Extension will allow the Task Force to continue its work as outlined in its recently released Year 2 Report and position itself to support the supply chain risk management imperative in 2021
WASHINGTON – Today, the Cybersecurity and Infrastructure Security Agency (CISA) announced a six-month extension of the Information and Communications Technology (ICT) Supply Chain Risk Management Task Force.
The Task Force, chaired by CISA and the Information Technology (IT) and Communications Sector Coordinating Councils, is a public-private partnership composed of a diverse range of representatives from large and small private sector organizations charged with identifying challenges and devising workable solutions and recommendations for managing risks to the global ICT supply chain.
In December of last year, the Task Force released its Year 2 Report, which built off previous work completed in year one. It showcased the collective ongoing efforts of five working groups within the Task Force to address challenges to information sharing, threat analysis, qualified bidder and qualified manufacturer lists, vendor attestation, and impacts from COVID-19 on supply chains.
The extension of the Task Force will allow working groups to continue their work as outlined in the Year 2 Report, to include the release of specific reports, including the latest Working Group 2 Threat Scenarios Report, as well as other upcoming working group products. It will also ensure both government and industry members can continue to collaborate on other ongoing public-private engagement efforts around supply chain and support the Federal Acquisition Security Council (FASC).
“The work of the Task Force over the past two years has been invaluable to the critical infrastructure community,” said Bob Kolasky, CISA Assistant Director and Task Force Co-Chair. “Extending the charter for six additional months ensures the Task Force has the support and flexibility needed to function as a high-leverage, public-private partnership able to work beyond the normal governmental processes to address unique challenges impacting global ICT supply chains.”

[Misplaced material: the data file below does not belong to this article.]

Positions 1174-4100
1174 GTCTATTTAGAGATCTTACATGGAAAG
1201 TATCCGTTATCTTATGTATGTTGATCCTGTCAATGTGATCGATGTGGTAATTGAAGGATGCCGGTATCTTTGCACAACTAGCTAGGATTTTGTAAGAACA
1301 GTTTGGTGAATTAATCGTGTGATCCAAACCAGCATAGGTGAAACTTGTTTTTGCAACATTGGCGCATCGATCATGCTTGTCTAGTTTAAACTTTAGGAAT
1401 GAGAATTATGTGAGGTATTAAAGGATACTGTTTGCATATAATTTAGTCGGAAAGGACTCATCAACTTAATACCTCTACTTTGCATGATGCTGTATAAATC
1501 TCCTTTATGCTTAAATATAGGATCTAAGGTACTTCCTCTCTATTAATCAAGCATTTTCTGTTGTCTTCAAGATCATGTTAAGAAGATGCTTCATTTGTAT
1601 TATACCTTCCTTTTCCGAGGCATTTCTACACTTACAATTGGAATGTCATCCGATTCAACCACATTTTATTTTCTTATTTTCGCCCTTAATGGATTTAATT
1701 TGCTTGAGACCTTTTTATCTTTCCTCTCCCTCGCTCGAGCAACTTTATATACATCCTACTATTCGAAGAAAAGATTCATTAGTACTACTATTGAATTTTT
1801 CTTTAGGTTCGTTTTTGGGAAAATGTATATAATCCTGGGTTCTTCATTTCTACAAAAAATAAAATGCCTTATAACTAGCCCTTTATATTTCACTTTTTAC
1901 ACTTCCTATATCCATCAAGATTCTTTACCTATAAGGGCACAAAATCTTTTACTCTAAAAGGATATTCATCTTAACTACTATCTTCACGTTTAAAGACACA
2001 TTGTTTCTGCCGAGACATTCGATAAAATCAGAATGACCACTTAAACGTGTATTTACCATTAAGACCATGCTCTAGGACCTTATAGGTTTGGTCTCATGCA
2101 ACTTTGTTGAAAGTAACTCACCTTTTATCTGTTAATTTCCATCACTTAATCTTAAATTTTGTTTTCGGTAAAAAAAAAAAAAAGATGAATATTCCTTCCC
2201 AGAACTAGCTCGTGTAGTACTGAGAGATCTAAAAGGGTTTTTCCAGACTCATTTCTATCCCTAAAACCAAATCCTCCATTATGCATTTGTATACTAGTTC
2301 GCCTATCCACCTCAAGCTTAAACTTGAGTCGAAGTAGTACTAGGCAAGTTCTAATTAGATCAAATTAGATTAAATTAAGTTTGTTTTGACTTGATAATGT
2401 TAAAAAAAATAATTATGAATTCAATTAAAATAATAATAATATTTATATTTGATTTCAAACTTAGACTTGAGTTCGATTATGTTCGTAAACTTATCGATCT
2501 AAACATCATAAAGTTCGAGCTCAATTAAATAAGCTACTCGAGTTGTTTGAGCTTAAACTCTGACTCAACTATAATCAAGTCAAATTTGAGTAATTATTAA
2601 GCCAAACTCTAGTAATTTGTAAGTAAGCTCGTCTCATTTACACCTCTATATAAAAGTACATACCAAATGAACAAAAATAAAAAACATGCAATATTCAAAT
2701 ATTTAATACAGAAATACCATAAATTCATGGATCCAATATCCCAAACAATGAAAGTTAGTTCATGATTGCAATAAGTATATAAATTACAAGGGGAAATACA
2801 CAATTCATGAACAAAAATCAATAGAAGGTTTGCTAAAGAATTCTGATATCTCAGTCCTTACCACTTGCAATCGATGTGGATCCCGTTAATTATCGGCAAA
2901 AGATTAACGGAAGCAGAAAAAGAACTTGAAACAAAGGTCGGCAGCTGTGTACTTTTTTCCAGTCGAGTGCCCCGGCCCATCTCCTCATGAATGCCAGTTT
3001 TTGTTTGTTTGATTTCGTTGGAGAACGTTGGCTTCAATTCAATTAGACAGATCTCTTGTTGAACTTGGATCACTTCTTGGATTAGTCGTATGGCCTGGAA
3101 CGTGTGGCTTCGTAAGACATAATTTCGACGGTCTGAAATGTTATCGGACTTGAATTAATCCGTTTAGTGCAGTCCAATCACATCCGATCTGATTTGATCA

“As supply chain attacks on our global ICT infrastructure become more frequent, aggressive – and increasingly consequential – now is the time for our Task Force to double down on its critical work,” said Robert Mayer, Senior Vice President, Cybersecurity and Innovation, and Task Force Co-Chair. “Over the last two years, we’ve engaged a dozen government agencies and IT and communications stakeholders to make the global supply chain less vulnerable to a broad spectrum of supply chain attacks. This is where industry works side-by-side with our government partners on pressing priorities, and I’m glad this important partnership has been extended.”
“As threats to the global ICT supply chain become increasingly complex and pervasive, solutions that leverage public and private expertise are essential. In two years, we have established the ICT Supply Chain Risk Management Task Force as the preeminent public-private partnership tackling supply chain risk, driving forward actionable solutions on thorny issues including supply chain threat information sharing to vendor assurance,” said John Miller, ITI Vice President of Policy and Senior Counsel and Co-Chair of the Task Force. “We welcome the Task Force’s extension and look forward to continuing our important work to address our shared supply chain risk management challenges.”
Over the next six months, through July 2021, the Task Force will continue to explore means for building partnerships with international partners, new sectors, and stakeholders who can help grow the applicability and utilization of Task Force. With the interconnectedness between the sectors and the scale of supply chain risks faced by both government and industry, private-public coordination is essential to enhance ICT supply chain resilience.